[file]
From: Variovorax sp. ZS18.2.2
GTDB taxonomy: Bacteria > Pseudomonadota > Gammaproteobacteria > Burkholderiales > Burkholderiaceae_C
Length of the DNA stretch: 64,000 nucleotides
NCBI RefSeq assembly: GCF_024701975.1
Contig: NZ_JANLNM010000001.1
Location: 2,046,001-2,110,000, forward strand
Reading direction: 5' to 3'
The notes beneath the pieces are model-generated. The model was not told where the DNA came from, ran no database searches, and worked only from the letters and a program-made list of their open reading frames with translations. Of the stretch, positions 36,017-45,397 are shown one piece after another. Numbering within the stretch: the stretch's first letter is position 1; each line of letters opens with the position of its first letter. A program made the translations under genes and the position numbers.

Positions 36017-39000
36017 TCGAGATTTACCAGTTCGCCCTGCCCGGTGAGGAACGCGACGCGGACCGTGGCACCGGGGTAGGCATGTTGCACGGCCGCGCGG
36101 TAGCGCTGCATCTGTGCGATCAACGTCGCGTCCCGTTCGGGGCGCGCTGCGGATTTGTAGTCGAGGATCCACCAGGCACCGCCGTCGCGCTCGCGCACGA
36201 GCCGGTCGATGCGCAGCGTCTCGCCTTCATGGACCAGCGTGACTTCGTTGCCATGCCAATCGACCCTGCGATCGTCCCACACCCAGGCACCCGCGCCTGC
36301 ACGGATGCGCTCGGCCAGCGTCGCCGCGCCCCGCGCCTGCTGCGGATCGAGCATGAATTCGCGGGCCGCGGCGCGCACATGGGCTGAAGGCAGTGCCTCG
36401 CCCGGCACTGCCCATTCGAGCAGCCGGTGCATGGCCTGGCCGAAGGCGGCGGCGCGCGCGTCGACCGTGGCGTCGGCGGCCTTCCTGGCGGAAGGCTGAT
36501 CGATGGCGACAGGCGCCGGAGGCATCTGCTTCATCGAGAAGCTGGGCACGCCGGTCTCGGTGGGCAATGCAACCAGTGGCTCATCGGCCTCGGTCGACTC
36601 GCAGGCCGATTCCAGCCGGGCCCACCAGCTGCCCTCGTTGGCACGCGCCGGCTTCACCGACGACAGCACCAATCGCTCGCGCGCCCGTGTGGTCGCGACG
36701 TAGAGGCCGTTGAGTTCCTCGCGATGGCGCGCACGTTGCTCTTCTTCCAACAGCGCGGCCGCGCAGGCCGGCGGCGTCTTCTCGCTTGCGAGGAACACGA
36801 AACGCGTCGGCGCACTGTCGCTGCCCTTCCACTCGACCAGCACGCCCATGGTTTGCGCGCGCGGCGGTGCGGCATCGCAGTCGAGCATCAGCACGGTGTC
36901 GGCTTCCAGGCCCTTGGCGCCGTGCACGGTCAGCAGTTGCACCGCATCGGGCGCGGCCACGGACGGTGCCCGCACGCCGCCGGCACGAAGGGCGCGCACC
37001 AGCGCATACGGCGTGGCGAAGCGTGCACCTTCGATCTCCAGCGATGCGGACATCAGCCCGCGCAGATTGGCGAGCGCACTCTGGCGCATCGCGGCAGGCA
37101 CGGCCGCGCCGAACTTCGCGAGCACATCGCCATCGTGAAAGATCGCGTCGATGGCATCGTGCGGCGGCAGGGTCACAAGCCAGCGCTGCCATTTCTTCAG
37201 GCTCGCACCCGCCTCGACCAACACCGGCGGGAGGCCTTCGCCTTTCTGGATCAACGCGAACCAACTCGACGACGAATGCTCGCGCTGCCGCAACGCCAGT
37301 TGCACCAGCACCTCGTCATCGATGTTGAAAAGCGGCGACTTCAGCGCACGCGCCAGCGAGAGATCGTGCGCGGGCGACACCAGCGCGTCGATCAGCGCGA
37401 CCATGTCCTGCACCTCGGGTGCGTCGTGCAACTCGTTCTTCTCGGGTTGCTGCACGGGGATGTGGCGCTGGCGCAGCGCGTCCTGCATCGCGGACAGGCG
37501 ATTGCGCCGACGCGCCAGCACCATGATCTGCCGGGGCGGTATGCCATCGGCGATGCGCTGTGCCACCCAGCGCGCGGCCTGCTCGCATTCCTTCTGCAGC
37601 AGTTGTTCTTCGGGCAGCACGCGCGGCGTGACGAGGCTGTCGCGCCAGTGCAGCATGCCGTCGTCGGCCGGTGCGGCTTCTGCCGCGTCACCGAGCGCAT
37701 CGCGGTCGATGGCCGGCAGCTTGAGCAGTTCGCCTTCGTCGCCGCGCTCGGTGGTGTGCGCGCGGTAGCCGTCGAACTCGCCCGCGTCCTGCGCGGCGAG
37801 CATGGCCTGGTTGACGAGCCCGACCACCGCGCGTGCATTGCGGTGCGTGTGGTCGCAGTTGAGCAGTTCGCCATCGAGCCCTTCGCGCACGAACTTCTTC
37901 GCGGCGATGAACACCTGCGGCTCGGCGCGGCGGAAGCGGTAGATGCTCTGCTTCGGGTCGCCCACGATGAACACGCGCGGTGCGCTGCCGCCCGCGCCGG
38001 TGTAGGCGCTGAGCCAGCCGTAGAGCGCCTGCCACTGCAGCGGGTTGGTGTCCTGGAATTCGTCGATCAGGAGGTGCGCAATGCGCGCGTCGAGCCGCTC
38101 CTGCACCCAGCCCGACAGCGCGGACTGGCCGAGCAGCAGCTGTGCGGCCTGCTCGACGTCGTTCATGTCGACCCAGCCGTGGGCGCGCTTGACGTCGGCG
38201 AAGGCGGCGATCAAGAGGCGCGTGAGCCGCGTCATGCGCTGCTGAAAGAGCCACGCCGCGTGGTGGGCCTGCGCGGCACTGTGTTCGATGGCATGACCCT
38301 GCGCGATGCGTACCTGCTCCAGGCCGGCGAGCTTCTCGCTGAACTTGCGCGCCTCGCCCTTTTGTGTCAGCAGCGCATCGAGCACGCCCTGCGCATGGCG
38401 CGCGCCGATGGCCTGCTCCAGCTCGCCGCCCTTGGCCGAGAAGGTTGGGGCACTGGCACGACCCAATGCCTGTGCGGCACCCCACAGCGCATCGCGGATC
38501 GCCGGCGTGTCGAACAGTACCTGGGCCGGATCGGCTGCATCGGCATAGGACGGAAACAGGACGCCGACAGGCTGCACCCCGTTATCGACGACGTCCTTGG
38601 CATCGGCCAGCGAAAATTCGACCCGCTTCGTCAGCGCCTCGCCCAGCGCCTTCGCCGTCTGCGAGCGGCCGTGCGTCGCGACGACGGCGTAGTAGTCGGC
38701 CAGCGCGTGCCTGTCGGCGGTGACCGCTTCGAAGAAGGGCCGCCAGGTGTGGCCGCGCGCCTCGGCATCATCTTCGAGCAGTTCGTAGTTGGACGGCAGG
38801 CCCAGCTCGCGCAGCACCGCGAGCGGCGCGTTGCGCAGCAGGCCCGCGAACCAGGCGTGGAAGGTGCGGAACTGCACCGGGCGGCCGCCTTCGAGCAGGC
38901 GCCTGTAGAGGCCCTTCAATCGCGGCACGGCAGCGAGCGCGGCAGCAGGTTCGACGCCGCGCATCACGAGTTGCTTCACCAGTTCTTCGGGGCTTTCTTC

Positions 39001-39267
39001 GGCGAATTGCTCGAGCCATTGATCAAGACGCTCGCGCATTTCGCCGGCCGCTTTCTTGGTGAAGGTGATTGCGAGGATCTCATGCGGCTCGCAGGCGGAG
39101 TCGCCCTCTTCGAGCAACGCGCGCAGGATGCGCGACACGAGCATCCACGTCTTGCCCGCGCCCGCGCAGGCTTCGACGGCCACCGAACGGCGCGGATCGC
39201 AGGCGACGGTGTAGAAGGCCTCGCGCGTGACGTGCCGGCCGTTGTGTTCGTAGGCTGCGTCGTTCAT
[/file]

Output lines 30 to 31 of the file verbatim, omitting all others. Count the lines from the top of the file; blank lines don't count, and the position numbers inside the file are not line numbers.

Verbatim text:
38001 TGTAGGCGCTGAGCCAGCCGTAGAGCGCCTGCCACTGCAGCGGGTTGGTGTCCTGGAATTCGTCGATCAGGAGGTGCGCAATGCGCGCGTCGAGCCGCTC
38101 CTGCACCCAGCCCGACAGCGCGGACTGGCCGAGCAGCAGCTGTGCGGCCTGCTCGACGTCGTTCATGTCGACCCAGCCGTGGGCGCGCTTGACGTCGGCG